What to Do if A Tenant Wants to Break the Lease

Most residential or commercial properties have six-month to two-year leases. As a landlord, your investment (your property) depends on the occupancy. When a tenant signs a lease, you, as the landlord, feel locked in with a dollar amount that you will receive for the next X number of months. However, life happens, and tenants will approach you asking or telling you they are breaking the lease before the term ends, which can cost you money. If this occurs, what do you do? It might be easy to just deny the tenant’s request for the break in lease, but the situation may be more complicated than that.

You don’t want to pay for an empty space, but you also don’t want to deal with an unhappy tenant who isn’t allowed to get out of their lease early. If you get on bad terms with this tenant, he/she/they could write bad reviews about your or spread the word of not to use you because you failed to work with them and their unique situation – so this is something critical to consider when deciding what to do when a tenant asks to break the lease.

There are some common reasons that you should or would want to let a tenant out of their lease, such as:

  • Military service – Your tenant may be called to active duty, and it’s in your best interest for you to not force them to say. You don’t want the reputation of holding back military personnel from going to their jobs. There are also possible legal implications if you do not allow the tenant to leave.
  • Job transfer – If someone’s job is requiring them to move far away from your property, it won’t be easy to get them to stay. Some companies may actually help cover costs to the landlord knowing the person likely is breaking the lease for a new job.
  • Unfortunate life circumstances – A lost job, the death of a loved, a major injury or illness can completely shake up a person’s life and leave them no choice but to ask to break the lease. Due to this tenant’s challenges, it would seem heartless to keep them in the lease, which they likely can no longer afford. It would not be good for your reputation to force people with hardships and challenges to stay in their agreements.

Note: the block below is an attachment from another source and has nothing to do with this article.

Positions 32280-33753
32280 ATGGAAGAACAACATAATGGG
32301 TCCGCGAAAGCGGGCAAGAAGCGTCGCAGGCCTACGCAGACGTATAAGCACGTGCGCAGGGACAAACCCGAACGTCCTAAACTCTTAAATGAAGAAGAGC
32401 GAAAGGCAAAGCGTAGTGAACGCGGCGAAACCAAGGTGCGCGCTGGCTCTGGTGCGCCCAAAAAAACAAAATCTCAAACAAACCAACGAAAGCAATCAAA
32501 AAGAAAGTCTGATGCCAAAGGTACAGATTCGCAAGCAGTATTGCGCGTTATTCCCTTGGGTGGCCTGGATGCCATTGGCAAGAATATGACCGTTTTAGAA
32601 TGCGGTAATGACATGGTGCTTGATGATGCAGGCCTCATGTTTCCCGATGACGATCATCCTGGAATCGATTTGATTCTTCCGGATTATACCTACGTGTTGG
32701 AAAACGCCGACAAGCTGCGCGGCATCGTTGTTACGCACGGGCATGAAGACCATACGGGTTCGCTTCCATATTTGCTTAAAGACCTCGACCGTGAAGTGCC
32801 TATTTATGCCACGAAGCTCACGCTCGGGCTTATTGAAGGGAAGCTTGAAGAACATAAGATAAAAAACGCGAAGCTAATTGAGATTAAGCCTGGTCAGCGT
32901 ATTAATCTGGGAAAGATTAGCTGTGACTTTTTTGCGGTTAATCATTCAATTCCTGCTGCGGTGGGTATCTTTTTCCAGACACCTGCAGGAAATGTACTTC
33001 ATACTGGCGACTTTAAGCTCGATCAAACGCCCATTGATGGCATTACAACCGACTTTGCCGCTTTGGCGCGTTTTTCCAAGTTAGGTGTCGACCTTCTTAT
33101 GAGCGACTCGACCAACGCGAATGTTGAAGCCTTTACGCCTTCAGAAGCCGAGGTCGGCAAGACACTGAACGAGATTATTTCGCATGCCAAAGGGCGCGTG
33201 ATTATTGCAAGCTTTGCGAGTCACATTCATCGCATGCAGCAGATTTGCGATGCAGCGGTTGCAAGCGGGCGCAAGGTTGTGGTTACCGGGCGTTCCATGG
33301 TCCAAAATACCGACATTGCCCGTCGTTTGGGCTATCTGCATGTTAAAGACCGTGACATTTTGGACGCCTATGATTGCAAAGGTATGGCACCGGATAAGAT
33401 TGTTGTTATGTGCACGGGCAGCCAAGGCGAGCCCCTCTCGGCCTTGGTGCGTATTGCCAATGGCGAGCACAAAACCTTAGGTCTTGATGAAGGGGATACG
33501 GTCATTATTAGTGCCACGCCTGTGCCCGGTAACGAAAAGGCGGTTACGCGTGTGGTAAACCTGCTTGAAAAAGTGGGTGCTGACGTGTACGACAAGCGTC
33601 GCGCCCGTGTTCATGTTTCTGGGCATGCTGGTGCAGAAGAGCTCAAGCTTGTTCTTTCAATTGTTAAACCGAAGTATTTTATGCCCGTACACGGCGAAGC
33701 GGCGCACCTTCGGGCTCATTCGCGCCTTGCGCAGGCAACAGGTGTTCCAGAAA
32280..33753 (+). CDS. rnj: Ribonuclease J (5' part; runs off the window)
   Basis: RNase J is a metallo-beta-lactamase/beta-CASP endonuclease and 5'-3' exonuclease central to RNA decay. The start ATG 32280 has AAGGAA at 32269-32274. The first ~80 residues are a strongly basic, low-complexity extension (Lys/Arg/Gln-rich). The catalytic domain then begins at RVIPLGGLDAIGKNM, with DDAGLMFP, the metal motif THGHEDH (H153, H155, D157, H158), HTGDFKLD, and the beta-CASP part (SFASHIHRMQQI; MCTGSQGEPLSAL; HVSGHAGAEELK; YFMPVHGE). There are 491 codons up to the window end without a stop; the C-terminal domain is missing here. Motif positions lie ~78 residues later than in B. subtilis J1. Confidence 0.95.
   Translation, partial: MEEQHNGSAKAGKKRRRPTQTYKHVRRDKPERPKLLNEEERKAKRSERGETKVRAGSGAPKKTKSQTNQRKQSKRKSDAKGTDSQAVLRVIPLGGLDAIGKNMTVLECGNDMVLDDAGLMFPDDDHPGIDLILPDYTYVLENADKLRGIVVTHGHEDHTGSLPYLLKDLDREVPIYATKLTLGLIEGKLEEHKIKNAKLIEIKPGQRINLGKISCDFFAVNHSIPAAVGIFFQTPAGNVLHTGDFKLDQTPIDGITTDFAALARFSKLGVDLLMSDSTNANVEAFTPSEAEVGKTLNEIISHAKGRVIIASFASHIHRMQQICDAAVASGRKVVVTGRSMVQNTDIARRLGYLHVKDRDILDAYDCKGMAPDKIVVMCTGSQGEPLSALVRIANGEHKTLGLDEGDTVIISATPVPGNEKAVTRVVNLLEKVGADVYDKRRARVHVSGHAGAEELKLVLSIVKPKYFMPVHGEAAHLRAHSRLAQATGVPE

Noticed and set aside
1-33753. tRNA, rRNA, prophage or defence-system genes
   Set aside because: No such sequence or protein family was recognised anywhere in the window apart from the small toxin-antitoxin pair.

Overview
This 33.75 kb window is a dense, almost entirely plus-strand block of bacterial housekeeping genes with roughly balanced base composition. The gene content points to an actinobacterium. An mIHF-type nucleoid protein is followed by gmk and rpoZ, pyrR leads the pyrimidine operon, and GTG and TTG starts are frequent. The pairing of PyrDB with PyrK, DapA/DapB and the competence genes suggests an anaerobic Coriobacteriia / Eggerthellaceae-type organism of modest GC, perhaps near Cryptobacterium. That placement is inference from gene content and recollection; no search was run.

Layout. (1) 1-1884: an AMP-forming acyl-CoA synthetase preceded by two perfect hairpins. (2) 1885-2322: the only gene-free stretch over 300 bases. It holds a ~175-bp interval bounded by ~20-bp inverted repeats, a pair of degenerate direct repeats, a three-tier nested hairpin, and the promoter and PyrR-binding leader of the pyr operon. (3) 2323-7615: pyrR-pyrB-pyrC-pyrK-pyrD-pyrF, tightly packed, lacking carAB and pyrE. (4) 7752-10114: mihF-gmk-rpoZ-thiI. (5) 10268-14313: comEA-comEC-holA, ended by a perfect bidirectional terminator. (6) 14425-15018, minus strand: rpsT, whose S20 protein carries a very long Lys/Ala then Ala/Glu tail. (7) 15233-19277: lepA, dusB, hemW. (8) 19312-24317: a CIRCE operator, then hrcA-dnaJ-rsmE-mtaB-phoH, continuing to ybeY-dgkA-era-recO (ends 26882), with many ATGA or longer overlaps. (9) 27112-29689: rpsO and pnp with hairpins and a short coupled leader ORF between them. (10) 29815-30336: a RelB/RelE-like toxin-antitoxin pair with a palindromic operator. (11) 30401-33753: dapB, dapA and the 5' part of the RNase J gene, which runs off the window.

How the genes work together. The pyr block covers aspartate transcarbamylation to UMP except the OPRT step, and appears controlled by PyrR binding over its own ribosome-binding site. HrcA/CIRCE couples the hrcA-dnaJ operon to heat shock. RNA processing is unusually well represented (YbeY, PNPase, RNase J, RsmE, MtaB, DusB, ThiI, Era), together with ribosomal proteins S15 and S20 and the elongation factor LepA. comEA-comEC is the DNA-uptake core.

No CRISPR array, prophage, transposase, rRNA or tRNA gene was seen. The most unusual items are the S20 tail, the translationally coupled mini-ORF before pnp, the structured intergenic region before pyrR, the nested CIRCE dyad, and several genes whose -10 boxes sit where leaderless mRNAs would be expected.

• Bad tenants – if a “bad” or “troublemaker” tenant asks to break the lease, this may be a blessing in disguise for you and an opportunity to find a better-quality tenant.

As a landlord, you have certain rights and your tenant does, as well. You want the rights to work to your benefit, but you also need to know where and when to draw the line. Compromises may need to occur. At the end of the day, make the decision that is best for your reputation as a landlord and for your bottom line, even if it’s letting someone out of his/her lease early.

Work with a Jacksonville Property Management Company

If you are not sure whether to let a tenant break his/her lease, it may benefit you to hire a property management company to make this type of decision for you. At Quest Real Estate, LLC we have years of experience working with tenants and their unique situations and what is right and necessary to do when it comes to breaking a lease – each situation is different.

Our property management experts are will communicate with tenants throughout the lifetime of their lease . Our Jacksonville property management team develops a close relationship with tenants.

With our aggressive marketing, advertising, property showings and background checks, we will find you great tenants. As a property management company, we prepare leases, have 24-hour emergency maintenance, collect rent, and more.

If you’re looking for a Jacksonville property management company  to manage your property or find you tenants, let Quest Real Estate help you!

Contact our team at Quest Real Estate, LLC, by submitting our contact form. If you’d like more information on Jacksonville, or information on homes for sale or rent here in Jacksonville, Fl, call us at 904-373-9171.